Sir George was in the House of Lords to hear the outcome of the appeal in Bakewell Management Ltd v Brandwood and others, where Brandwood and others were residents of Newton Common. They were seeking to overturn a Court of Appeal decision that upheld the right of Bakewell Management to charge residents up to 2% of the value of their homes for the right to drive across the common to their front door - a right they had enjoyed unchallenged for decades.
The Lords of Appeal upheld the appeal unanimously - 5-0 - and awarded costs against the respondent (Bakewell Management)
"I am delighted that my constituents have won, and congratulate them on pursuing this case right through to the House of Lords. Justice has prevailed in the end. It was quite wrong that Bakewell Management were able to extract - and threaten to extract - large sums of money from my constituents for a right they had enjoyed unchallenged for years. I am delighted that this absurd loophole has been closed and know what a relief it will be - not just to residents in Newtown Common - but right across England and Wales."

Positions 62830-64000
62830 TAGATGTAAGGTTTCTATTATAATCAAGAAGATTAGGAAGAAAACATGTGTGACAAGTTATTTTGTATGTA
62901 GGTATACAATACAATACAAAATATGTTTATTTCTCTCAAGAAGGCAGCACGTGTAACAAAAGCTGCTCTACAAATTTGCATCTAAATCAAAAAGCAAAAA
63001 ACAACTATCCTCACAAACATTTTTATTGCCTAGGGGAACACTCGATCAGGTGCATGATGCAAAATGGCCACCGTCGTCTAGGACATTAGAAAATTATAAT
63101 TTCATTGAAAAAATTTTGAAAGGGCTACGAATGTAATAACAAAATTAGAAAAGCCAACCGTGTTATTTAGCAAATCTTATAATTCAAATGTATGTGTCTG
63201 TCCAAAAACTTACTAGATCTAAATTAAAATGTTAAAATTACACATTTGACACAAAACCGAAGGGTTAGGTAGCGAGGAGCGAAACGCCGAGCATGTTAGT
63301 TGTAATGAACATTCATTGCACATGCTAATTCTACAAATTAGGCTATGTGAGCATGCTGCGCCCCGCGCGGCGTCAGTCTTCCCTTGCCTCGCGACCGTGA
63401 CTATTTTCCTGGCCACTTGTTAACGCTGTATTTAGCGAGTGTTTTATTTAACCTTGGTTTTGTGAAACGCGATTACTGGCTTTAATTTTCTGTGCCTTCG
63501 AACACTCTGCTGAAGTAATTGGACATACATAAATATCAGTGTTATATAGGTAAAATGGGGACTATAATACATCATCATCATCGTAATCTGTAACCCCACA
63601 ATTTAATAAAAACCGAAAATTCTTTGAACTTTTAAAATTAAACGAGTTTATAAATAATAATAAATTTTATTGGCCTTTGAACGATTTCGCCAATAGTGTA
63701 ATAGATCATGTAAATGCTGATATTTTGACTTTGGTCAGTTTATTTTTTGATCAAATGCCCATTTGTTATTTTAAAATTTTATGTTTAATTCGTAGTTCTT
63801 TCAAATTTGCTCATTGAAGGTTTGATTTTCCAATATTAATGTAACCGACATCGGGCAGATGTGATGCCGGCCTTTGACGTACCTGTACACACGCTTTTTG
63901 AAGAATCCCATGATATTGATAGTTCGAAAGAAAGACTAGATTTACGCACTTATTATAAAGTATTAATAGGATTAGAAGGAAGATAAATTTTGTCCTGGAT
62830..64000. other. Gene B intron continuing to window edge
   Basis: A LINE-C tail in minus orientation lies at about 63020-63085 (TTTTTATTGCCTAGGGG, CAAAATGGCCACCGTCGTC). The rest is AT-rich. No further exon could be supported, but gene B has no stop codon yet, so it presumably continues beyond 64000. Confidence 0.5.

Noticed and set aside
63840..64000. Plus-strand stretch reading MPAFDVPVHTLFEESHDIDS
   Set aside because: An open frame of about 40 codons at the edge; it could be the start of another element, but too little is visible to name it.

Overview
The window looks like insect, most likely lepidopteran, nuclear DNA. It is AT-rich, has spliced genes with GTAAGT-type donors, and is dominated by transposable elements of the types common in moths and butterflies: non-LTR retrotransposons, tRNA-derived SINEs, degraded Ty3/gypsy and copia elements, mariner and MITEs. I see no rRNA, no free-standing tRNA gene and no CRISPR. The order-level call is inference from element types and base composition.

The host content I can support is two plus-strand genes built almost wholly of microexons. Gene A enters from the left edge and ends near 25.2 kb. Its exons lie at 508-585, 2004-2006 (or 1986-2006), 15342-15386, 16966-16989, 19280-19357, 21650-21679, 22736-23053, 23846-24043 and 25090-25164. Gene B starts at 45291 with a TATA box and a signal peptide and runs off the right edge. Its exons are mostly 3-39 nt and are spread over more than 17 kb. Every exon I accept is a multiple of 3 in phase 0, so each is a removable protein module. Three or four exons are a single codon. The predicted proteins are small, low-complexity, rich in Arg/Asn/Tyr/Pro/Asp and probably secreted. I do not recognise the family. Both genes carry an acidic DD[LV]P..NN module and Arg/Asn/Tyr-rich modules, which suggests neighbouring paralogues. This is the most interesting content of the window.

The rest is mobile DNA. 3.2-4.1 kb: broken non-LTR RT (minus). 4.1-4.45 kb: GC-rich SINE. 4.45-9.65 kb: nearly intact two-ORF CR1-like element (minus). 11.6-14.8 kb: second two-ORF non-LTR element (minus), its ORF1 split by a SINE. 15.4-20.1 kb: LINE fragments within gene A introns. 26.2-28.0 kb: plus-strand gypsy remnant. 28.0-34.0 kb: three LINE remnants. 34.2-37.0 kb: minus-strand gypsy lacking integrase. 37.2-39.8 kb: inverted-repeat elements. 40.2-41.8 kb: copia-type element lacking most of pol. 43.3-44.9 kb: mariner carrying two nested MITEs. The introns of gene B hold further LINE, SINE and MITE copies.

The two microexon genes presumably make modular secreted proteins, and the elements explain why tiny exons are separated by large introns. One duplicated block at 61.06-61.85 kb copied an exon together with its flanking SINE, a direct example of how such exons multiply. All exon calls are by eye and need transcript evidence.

The residents lost in the lower courts because it was found that they could not acquire a prescriptive right to drive across someone else's land if, in so doing, they committed a criminal offence. Since 1928, it had become a criminal offence to drive across a common without the owner's consent. Therefore no prescriptive right was acquired, and the owner was entitled to make a charge. This was established in Hanning v Topdeck in 1993.
Having read the judgement, the reason why the Lords of Appeal decided in favour of the residents was basically because the owner of the common could have granted them consent. The criminal act they committed was therefore of a different type to other criminal acts, in that it was capable of being legitimised. For this reason, it was possible for a prescriptive right to have been acquired - not least because at no point did the owner object to what was happening."